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Vitamin supplements are also widely used in many European countries. However, a US study showed that vitamins B6 and B12, taken as individual nutritional supplements, may have a role in male lung cancer incidence.
Previous studies had already provided the medical community with initial, mostly ambivalent findings on B vitamins and their relation with human tumors. However, since B vitamins have become one of the world's most popular dietary supplements, the slightest suspicion that they may promote tumors is reason enough for their review.
Brasky et al used data on lung cancer risk from the Vitamin and Lifestyle Cohort (VITAL). Their current work investigated the influence of long-term vitamin B supplements on lung cancer risk in male and female 77.118 participants.
All study participants were between 50 to 76 years old and were recruited between 2000 and 2002. The study authors were particularly interested in the daily dose of B-vitamins and multivitamin preparations during a 10-year observation period. A total of 808 cases of primary invasive lung cancer occurred.
As a result, vitamins B6 and B12 had no effect on lung cancer risk in the studied women cohort. In men, however, the intake of B6 and B12 as individual supplements led to a 30% to 40% higher risk of lung cancer. Multivitamin preparations, which also contained vitamins B6 and B12, did not appear to increase the risk of tumors in men either.
The effects of the individual supplements over 10 years were particularly pronounced for a daily dose of > 20 mg/day vitamin B6 (HR 1.82; 95% CI, 1.25 - 2.65) and > 55 µg/day vitamin B12 (HR 1.98; 95% CI, 1.32 - 2.97).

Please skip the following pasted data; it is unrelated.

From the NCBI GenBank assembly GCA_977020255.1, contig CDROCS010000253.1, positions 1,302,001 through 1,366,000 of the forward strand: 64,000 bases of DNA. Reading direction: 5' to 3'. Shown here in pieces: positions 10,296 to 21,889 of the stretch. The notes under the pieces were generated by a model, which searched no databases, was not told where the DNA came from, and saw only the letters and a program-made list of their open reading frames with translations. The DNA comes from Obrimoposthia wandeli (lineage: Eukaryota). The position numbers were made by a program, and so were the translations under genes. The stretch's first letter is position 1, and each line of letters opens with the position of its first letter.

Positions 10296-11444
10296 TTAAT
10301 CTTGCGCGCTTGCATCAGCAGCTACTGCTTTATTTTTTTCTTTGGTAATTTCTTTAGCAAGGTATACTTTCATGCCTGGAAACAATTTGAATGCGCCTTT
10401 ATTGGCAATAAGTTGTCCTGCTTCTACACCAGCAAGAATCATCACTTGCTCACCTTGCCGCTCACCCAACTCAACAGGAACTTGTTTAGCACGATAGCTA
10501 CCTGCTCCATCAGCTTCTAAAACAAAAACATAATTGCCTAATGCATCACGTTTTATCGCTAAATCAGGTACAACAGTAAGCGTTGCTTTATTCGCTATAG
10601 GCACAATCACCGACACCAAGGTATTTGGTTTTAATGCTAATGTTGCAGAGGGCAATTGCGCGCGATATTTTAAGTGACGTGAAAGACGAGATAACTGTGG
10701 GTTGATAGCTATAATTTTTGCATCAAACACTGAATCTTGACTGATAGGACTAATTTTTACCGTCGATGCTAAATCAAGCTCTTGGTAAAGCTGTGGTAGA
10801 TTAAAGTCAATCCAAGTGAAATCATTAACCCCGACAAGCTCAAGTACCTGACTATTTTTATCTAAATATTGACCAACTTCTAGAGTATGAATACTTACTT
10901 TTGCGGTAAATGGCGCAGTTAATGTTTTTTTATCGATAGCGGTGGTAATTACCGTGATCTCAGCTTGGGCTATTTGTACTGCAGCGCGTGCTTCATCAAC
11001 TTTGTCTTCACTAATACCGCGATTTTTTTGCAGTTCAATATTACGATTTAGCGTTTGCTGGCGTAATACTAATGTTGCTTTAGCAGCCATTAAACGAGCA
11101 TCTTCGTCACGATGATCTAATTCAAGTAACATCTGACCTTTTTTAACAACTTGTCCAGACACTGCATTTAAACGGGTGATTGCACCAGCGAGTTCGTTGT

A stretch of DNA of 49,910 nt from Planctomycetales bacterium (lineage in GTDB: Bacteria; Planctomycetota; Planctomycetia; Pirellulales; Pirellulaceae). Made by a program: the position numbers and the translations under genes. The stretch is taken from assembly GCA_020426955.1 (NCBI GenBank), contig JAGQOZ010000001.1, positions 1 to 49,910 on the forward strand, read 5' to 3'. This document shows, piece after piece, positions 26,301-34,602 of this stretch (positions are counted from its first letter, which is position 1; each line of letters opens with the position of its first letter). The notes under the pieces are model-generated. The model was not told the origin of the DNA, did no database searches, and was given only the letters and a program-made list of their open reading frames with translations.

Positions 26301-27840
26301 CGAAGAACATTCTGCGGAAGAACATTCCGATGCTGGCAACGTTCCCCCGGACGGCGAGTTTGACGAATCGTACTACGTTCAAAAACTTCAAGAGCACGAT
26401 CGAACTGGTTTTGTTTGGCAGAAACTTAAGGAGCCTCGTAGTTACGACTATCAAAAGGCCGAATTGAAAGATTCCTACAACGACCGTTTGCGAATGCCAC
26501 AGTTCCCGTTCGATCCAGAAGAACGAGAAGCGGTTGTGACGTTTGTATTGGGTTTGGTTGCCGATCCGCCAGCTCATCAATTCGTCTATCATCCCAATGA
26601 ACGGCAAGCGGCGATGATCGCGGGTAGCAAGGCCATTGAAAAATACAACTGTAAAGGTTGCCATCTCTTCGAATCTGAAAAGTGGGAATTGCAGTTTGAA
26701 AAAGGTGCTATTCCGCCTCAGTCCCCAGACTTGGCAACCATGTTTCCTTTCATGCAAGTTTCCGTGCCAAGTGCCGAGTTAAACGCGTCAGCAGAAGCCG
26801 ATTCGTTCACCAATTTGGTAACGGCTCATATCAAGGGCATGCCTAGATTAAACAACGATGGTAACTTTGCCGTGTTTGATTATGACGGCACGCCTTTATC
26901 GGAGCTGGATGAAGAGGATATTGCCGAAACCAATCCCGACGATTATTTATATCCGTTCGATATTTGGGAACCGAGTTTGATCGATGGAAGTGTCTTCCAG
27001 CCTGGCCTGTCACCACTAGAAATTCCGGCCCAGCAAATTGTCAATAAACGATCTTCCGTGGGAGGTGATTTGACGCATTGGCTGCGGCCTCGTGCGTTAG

From these daily rations, the risk of tumors doubled compared to people who never took vitamin supplements. Brasky and colleagues also showed that smoking increased this risk even more. Interestingly, there was a link between the vitamins and the histological type of lung tumor, with the exception of adenocarcinoma, which is much less frequently associated with smoking.
This study shows once again that vitamins B6 and B12 are unlikely to be suitable for chemoprevention in lung cancer. Rather, these vitamins - taken over a longer period of time in the form of high-dose preparations - could even be harmful to men and increase their risk of lung cancer.
Vitamin supplements are actually unnecessary for the majority of patients enjoying a balanced nutrition. However, such preparations from drugstores and pharmacies are often used without properly controlled intake at home.
Doctors should, therefore, look with greater care on the topic of vitamin supplements and provide their patients with updated, exhaustive information. Indications, such as vitamin B12 deficiency, should be discussed with the patient and the effectiveness of supplementation monitored by a doctor.
Brasky TM et al., Long-Term, Supplemental, One-Carbon Metabolism–Related Vitamin B Use in Relation to Lung Cancer Risk in the Vitamins and Lifestyle (VITAL) Cohort. J Clin Oncol 2017; 35(30): 3440-3448.